# Comparing methods for time varying logistic models

```
knitr::knit_hooks$set(
mySettings = function(before, options, envir){
if (before && options$mySettings){
par(
mar = c(5, 5, 1, 1),
bty = "n",
xaxs = "i",
pch=16,
cex= (cex <- .4),
cex.axis = .8 / cex,
cex.lab = .8 / cex,
lwd= 1)
} else if(before && options$plot_2x1){
par(
mfcol = c(2, 1),
mar = c(4, 4, 2, 2),
cex = .75)
}})
options(digits = 3, width = 80, warn = -1)
knitr::opts_chunk$set(
echo = TRUE, mySettings=TRUE, fig.height=3.5, fig.width = 6,
warning = F, message = F, plot_2x1 = FALSE)
knitr::opts_knit$set(warning = F, message = F)
```

\renewcommand{\vec}[1]{\bm{#1}} \newcommand{\mat}[1]{\mathbf{#1}}

# Introduction

In this vignette, we compare the dynamic logistic model in `dynamichazard`

with other methods within the package and methods from the `timereg`

and `mgcv`

packages. Further this note will serve as an illustration of how to use the `ddhazard`

function for the logistic model. We will use the `pbc2`

dataset from the `survival`

package. The motivation is that the `pbc2`

data set is commonly used in survival analysis for illustrations. It is suggested to first read or skim `vignette("ddhazard", "dynamichazard")`

to get an introduction to the models and estimation methods in this package.

The note is structured as follows: First, we cover the `pbc2`

data set. Then we estimate two static (non-dynamic) logistic regression models using `glm`

. This is followed by a fit using a Generalized Additive model with the `gam`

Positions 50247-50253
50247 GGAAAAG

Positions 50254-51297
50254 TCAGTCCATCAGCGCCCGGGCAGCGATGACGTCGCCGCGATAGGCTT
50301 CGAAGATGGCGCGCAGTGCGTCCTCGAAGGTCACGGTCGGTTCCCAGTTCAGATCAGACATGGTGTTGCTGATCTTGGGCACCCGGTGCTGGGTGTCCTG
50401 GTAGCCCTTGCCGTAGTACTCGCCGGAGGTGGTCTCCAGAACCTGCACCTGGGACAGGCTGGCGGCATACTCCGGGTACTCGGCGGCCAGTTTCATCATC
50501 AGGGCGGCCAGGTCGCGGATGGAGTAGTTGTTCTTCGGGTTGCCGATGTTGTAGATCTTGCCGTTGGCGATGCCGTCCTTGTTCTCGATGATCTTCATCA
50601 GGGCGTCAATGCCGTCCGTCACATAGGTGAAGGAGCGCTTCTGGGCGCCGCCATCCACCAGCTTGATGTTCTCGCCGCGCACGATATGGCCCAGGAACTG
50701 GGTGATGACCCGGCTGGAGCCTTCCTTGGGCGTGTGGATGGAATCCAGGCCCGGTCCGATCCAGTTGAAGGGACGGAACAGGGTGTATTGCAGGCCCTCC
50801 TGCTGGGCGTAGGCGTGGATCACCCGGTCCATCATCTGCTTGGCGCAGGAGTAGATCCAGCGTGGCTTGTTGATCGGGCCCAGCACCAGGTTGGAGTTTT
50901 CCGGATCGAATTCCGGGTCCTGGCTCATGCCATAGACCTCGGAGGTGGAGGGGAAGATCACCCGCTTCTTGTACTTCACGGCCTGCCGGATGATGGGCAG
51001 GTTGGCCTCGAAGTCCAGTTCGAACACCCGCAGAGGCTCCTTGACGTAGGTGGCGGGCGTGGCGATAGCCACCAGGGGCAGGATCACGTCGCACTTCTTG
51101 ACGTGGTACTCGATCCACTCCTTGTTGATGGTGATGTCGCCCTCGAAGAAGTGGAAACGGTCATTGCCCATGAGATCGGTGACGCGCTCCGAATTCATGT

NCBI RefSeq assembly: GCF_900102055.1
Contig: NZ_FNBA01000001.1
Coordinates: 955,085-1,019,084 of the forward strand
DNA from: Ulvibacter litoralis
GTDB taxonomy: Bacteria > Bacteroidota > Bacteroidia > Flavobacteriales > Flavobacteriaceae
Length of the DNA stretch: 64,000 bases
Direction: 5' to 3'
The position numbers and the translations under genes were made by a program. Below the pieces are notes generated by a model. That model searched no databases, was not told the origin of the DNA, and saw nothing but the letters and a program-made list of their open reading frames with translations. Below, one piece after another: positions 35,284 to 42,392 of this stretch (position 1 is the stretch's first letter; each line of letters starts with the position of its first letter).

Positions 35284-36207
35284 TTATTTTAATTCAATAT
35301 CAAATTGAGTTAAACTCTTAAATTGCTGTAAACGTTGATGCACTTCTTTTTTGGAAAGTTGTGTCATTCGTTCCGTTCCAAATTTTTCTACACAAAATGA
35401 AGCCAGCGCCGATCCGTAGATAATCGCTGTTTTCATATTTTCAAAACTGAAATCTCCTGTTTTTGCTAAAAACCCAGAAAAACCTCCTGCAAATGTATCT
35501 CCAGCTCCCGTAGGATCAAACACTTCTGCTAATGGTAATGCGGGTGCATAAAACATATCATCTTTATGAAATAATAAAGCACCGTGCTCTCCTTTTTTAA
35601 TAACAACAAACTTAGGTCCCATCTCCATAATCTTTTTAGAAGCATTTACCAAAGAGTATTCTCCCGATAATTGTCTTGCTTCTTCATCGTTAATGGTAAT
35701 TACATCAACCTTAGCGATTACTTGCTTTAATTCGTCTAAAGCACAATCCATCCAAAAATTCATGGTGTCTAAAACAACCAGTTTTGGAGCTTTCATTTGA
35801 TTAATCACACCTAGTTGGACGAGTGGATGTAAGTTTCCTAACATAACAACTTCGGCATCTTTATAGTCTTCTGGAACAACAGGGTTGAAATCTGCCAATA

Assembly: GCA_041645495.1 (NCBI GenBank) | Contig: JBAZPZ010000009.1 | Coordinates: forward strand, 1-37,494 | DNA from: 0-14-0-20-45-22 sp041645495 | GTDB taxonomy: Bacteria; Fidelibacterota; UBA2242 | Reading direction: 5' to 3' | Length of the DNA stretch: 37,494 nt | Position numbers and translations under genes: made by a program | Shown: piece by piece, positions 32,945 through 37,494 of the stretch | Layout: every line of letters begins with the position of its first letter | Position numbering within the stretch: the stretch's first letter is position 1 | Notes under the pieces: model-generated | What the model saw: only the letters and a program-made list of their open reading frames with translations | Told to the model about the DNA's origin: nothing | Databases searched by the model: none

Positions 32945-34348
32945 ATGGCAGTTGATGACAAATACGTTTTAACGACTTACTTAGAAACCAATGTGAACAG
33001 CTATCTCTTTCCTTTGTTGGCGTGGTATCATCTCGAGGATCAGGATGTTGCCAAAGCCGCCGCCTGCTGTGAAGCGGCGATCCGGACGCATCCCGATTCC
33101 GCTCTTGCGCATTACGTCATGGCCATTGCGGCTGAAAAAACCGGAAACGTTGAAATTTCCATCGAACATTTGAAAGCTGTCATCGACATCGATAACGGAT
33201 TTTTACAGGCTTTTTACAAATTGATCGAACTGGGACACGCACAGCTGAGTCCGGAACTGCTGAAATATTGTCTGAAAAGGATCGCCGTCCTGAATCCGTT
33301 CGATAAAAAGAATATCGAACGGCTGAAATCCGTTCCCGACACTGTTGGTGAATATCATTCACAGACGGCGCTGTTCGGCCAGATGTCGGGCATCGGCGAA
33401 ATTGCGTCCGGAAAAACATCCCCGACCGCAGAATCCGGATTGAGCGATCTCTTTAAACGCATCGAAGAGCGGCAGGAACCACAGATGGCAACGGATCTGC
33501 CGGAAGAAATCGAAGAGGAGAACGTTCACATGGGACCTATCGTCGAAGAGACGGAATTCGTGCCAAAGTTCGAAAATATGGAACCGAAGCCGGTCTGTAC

function in the `mgcv`

package. Next, we will estimate a cox-model with time varying parameters using the `timecox`

function in the `timereg`

package. Finally, we will end by illustrating the methods in this package for time varying parameters in a logistic regression.

You can install the version of the library used to make this vignettes from github with the `devtools`

library as follows:

```
tryCatch({
current_sha <- paste0("@", httr::content(
httr::GET("https://api.github.com/repos/boennecd/dynamichazard/git/refs/heads/master")
)$object$sha)
}, error = function(...){ current_sha <<- "" })
stopifnot(length(current_sha) > 0 && class(current_sha) == "character")
current_version <- paste0("boennecd/dynamichazard@", current_sha)
```

`current_version # The string you need to pass devtools::install_github`

`devtools::install_github(current_version)`

You can also get the latest version on CRAN by calling:

`install.packages("dynamichazard")`

# The pbc data set

The `pbc`

data set contains data from the Mayo Clinic trial on primary biliary cirrhosis. We use this dataset to compare with results previously found analyzing the data set. We will focus on a the subset of co-variates used in [@martinussen07]. The dataset can be created by:

```
# PBC data set from survival with time variying covariates
# Details of tmerge are not important in this scope. The code is included
# to make you able to reproduce the results
# See: https://cran.r-project.org/web/packages/survival/vignettes/timedep.pdf
library(survival)
temp <- subset(pbc, id <= 312, select=c(id, sex, time, status, edema, age))
pbc2 <- tmerge(temp, temp, id=id, death = event(time, status))
pbc2 <- tmerge(pbc2, pbcseq, id=id, albumin = tdc(day, albumin),
protime = tdc(day, protime), bili = tdc(day, bili))
pbc2 <- pbc2[, c("id", "tstart", "tstop", "death", "sex", "edema",
"age", "albumin", "protime", "bili")]
```

as described in the vignette *Using Time Dependent Covariates and Time Dependent Coefficients in the Cox Model* in the `survival`

package. The resulting data frame is structured as follows:

`head(pbc2)`

The data set is in the usual start and stop time format used in survival analysis. Each individual in the trial has one or more observations. The `id`

column identifies the individual. The `tstart`

column indicates when the row is valid from and the `tstop`

column indicates when the row is valid to. The `death`

column is the outcome which is 2 when the individual dies at `tstop`

(1 indicates that the individual gets a transplant). The `sex`

, `edema`